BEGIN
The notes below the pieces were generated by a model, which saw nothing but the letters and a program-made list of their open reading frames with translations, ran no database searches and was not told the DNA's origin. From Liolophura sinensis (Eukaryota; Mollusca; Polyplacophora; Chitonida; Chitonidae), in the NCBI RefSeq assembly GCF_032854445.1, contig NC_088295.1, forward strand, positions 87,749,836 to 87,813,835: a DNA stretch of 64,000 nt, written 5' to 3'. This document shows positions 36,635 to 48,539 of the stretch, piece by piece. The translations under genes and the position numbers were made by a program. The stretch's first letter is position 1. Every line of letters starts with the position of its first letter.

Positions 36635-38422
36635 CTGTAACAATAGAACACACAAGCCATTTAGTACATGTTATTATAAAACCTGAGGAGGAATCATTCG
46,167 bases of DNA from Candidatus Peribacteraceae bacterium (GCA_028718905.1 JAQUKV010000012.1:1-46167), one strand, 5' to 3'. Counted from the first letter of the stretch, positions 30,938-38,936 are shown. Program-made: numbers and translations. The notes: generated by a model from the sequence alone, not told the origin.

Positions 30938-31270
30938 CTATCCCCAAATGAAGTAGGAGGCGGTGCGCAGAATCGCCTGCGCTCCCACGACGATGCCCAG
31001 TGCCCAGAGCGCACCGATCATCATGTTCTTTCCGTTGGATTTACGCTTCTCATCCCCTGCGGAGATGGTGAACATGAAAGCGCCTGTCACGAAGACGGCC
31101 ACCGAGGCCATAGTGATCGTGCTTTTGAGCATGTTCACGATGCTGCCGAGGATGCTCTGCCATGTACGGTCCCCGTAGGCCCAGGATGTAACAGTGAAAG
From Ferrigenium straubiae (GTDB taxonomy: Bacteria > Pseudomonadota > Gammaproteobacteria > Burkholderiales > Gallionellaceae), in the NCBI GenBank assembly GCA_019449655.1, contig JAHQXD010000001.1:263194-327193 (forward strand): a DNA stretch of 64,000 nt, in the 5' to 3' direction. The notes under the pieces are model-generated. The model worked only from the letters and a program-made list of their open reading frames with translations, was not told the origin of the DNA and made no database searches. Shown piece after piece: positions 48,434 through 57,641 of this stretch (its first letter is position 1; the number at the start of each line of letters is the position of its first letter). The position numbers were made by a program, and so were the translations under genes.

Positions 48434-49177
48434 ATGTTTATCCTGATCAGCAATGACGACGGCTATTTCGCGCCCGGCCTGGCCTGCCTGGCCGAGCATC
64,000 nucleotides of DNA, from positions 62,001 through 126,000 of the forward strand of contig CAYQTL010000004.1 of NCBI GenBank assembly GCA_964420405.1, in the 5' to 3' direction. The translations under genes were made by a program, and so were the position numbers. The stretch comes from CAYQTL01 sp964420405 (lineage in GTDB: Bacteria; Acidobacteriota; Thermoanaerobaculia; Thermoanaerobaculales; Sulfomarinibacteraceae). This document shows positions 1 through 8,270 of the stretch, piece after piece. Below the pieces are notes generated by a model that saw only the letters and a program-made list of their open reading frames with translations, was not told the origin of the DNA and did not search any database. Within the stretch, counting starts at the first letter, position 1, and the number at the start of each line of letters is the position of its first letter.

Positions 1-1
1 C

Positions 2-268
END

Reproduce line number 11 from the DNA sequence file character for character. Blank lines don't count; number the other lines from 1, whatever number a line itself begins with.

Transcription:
48434 ATGTTTATCCTGATCAGCAATGACGACGGCTATTTCGCGCCCGGCCTGGCCTGCCTGGCCGAGCATC